When the wave of smart phones began, I was among the many who wanted the chance to have a touch screen. It was cool. But it was EXPENSIVE. I went on with my life, since my phone worked just fine. The first time I upgraded my phone, I was jazzed because it had a color screen. It could actually take pictures.
My family upgraded to the 21st century this summer. We traded in our dumb phones for smart ones. I wish I’d take a picture of the sales guy’s face when he saw our outdated account and looked at our phones. I’m pretty sure he used the word “antique.”
I had said for years that I didn’t need a smart phone, since I was connected enough. I am almost always on my laptop at home. I’m on Facebook at least half of my down time.
Due to a mistake that I’ve yet to go back and correct at the store, my smart phone cannot connect to the internet except through wireless networks. This means I can’t Google something at the drop of a hat or pull up directions as easily as the rest of the world.
Partially due to this issue, and partially in an attempt to keep my phone out of my hands except when I need it, I did not install Facebook or Messenger on my phone. I tried Snapchat last Christmas when I got a tablet (and discovered how often I was on it due to Facebook), but never really got into it like everyone else.
Six months later, I am still surviving with my smart phone. I don’t check Facebook unless I’m at the house. I do have Messenger on my tablet, so I am somewhat connected with those who have to get up with me. Amazingly enough, I am still living a fulfilled life. I am not one of those people who scroll through my phone at every free moment, checking out the latest updates of everyone else’s life.
Will I get the internet issue fixed? Yes. But I don’t see myself installing the Facebook app. Because I’m already connected enough, I choose to stay unplugged there. I know myself, and I fear I will stay addicted to my itty bitty computer unless I make an effort to keep it out of my hands.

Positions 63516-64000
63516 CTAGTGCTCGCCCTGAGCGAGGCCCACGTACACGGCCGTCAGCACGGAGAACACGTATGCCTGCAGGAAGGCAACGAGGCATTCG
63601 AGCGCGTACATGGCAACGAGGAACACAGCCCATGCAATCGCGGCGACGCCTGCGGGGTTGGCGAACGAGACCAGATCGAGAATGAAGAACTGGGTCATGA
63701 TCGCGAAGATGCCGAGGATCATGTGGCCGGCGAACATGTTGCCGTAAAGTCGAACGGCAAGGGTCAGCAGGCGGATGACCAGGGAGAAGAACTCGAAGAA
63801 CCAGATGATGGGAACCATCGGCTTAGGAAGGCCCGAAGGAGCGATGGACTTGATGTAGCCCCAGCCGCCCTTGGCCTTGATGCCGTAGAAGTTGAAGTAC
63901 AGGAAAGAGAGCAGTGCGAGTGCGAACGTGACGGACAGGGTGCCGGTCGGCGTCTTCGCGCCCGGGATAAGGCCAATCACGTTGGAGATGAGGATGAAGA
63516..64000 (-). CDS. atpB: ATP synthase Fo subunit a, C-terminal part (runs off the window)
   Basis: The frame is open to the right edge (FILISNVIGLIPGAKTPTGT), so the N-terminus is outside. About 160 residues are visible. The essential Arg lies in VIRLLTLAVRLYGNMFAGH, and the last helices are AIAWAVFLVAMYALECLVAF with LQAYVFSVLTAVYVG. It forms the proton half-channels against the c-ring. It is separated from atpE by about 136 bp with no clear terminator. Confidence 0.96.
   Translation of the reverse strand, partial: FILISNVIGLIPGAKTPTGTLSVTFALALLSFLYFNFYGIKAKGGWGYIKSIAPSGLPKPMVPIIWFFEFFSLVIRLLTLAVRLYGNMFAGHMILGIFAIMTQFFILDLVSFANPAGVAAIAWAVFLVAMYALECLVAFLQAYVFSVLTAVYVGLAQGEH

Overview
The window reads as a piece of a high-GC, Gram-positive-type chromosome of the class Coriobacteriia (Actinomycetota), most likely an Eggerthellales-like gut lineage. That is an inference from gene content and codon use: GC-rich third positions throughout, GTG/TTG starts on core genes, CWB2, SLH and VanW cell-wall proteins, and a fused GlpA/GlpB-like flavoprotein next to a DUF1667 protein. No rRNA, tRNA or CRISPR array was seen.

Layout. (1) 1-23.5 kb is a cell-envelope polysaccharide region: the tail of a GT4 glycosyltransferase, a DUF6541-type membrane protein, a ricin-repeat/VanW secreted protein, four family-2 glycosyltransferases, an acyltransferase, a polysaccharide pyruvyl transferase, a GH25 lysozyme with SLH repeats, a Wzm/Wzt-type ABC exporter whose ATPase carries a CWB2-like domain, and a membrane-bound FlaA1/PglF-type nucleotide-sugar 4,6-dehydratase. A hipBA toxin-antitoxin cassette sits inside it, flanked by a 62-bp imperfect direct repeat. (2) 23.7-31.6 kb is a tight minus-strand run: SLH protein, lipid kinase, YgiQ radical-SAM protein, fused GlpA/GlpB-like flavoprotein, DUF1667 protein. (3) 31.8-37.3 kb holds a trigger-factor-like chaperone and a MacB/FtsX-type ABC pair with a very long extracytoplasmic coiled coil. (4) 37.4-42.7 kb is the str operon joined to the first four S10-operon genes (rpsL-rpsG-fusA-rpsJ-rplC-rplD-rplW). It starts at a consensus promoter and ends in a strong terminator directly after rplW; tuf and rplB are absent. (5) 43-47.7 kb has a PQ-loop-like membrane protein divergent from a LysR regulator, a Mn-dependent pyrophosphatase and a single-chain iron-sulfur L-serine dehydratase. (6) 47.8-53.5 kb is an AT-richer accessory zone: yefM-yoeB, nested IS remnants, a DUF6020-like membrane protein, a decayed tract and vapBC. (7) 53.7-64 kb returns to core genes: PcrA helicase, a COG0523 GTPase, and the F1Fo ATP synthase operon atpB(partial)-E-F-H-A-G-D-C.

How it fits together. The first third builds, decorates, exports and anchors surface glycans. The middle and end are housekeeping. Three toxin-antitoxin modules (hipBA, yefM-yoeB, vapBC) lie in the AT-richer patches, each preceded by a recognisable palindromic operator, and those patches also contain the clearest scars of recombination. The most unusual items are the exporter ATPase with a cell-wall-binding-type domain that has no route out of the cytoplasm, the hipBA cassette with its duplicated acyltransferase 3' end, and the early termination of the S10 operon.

I’ve recently run into people who got snippy with me when I didn’t respond to a Facebook message right away. Someone happened to to contact me on a day I was out of town all day, and was away from my computer. I had to explain that I didn’t even see the message until the next day.
I get that most of us are pretty connected. It is a major convenience to be able to contact those we need to at any given time. But we’ve also become convinced that the phone must stay in our hands most of the time.
I took this picture years ago, with my dumb phone that I probably had for eight years. I saw this couple at the next table, clearly on a date. It saddened me. They were so connected to others, they weren’t even looking at each other.
That was years ago, and the problem has only gotten worse. I plan to stay somewhat unplugged, even with my ultra powerful phone that can play a variety of games and can give me directions to anywhere. I may be in a losing fight with technology, but this is how I plan to wage war. I plan to let electronics enhance my life, but not control it. For me right now, this means keeping Facebook off my phone.
It may not be a popular stance, but it’s mine.